When you have a candidate you really want to hire, you’ll likely go to pretty great lengths to make sure him or her comes on board. Maybe she’s the most in-demand engineer on the market, or maybe he’s the perfect culture fit for your brand. Maybe you’ve just got to fill the role and this person checks all the boxes.
Regardless, while prepping for interviews gets talked up on the job seeker side, recruiters too have a lot at stake when it comes to a face-to-face sit-down. And while from the outside it might seem like all it takes is a few tough questions (“How many marbles can fit inside a 747?”) and a handshake, we all know it takes a lot more than that to ensure a successful interview.
Luckily, we’ve got a wealth of recruiters on our side — so we polled them to ask how they prepare for the Big Interview. Here are their tips.
1. Do your research (duh) — but not too much.
It goes without saying that, for any candidate you’re interviewing, you’ll have researched them like the back of your hand. Between resumes, cover letters, social media and references, we recruiters have plenty of touchpoints at our disposal that provide the full picture of a candidate. And while it’s of course important to know a candidate’s background and personality before stepping foot in the interview, sometimes, it can be dangerous to form an opinion before actually meeting the person.
Rather than going down a rabbit hole of cyberstalking (as it can be tempting to do), understand the candidate’s experience level and basic personality — and leave it there. Don’t let too many external sources cloud your judgment of him or here in the here and now. Instead, take your interactions as they come so you can go with your gut.
2. Get your list of questions ready.
We probably all have our own interview strategy — asking tricky questions to observe problem-solving skills, going through a resume in reverse order, role-playing scenarios… and those are all fine and dandy. But if you’re trying to get to the bottom of a candidate’s preparedness and skill-level fast, Jobvite’s CEO Dan Finnigan has a go-to question that he claims will yield “everything you need to know.”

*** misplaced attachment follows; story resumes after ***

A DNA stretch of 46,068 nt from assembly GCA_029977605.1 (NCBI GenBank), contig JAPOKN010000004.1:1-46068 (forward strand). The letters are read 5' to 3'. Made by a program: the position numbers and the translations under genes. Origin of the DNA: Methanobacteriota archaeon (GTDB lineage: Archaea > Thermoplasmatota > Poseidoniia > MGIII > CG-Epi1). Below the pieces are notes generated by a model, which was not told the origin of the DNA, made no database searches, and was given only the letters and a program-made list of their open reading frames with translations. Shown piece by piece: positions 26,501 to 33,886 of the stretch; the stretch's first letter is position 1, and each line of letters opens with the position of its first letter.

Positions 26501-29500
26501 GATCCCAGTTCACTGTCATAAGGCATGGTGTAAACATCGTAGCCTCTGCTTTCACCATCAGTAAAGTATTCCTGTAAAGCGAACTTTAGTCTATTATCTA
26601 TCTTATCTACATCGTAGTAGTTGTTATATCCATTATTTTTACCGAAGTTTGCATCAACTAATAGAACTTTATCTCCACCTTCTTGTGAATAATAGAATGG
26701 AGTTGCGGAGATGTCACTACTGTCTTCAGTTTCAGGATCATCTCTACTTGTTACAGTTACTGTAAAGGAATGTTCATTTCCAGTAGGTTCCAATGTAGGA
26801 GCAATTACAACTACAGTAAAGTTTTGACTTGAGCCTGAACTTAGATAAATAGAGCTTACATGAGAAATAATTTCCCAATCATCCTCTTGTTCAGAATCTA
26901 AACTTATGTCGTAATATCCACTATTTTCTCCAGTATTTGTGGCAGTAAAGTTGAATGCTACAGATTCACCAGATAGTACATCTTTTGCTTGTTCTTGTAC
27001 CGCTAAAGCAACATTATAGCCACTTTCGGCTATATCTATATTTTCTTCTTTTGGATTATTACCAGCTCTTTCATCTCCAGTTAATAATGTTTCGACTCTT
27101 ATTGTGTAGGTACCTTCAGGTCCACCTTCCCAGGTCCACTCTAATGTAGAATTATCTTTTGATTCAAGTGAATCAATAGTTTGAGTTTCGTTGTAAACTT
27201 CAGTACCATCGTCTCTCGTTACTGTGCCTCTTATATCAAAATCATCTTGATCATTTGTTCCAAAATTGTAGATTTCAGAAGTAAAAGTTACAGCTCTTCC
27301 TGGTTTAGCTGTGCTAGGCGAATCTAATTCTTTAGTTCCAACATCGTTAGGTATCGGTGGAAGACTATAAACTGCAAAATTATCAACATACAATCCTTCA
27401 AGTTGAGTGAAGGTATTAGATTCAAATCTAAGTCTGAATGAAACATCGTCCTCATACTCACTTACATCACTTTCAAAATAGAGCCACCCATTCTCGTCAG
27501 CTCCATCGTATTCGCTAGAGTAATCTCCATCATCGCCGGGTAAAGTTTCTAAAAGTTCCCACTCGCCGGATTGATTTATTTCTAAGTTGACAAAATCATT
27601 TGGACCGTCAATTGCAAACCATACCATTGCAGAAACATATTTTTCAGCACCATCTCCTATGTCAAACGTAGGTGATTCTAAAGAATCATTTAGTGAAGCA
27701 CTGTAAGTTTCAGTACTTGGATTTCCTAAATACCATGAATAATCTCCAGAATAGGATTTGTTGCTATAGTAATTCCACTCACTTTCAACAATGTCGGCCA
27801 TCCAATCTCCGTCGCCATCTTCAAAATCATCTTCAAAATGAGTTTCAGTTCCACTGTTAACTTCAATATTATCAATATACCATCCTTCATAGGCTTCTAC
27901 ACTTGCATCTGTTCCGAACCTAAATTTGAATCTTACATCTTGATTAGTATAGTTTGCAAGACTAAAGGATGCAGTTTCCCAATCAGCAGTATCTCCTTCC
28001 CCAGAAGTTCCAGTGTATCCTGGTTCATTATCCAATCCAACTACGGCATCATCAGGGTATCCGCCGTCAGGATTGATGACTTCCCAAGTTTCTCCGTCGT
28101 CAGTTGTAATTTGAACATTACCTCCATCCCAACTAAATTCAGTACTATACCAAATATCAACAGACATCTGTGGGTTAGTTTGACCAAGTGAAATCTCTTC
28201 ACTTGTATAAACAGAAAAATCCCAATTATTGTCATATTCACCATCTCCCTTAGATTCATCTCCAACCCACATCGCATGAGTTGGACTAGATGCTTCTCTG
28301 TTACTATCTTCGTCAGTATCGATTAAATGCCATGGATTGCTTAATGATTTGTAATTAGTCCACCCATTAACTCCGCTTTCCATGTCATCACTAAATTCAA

He starts with, “What is your professional story?” — not exactly the most straightforward question in the book, and for good reason. Finnigan says that leaving this question fairly open-ended gives candidates the freedom to make a story both personal as well as narrative. You get the opportunity to feel out a person’s background, while seeing firsthand how they tell stories and describe themselves (both important areas). Plus, they wind up answering a few other questions in the process: what they’re passionate about; what they’ve learned; what they’re looking for in a job; and, potentially, their loyalty as an employee.
3. Go with the flow.
It can be tempting to stick to a script when interviewing — especially if you’re a hiring manager who doesn’t do it as often. But the danger when asking the same questions to each candidate is that they can all run together — and you don’t get the opportunity to truly be yourself.
Look at it this way: as the “face” of the company to your interviewee, how you represent yourself is just as important as how they represent themselves. It’s the connection that’s important here, and if you’re just droning on about why they did this thing on their resume when they did, that connection is nearly impossible. Try making it more of a conversation or discussion about expectations from work, what you love about your company and where you see them fitting in. They’ll appreciate you more for it, and their reactions and conversational flow can tell you a lot about how they’ll be as a coworker, friend and employee.
4. Leave them with a good taste in their mouth.
At the end of an interview, the last thing anyone wants is a drawn-out goodbye. But ending on a good note is a crucial part of the interview process — it’s the last thing a candidate remembers before they leave, and the most potent memory they’ll have of the day. So make those moments count: give them a tour of the office; offer a beer with the team they’d be working with, if it feels appropriate; walk them out; and follow up after with a thank you, appreciating them for their time spent (it’s not one-sided, you know). Even if you know they’re not a fit, the way you act at the end of an interview could make or break their decision — and how they describe you to other, potentially better suited prospects.
In a day and age when good candidates are hard to find, getting one to the interview stage is a big deal — and screwing it up then is not how you want to end things. So try an unconventional approach to the interview: prepare by not preparing; avoid internet stalking; keep an open mind; and be a human. You might be surprised to find that interviewing can tell you a lot about your potential hires … and can actually be fun.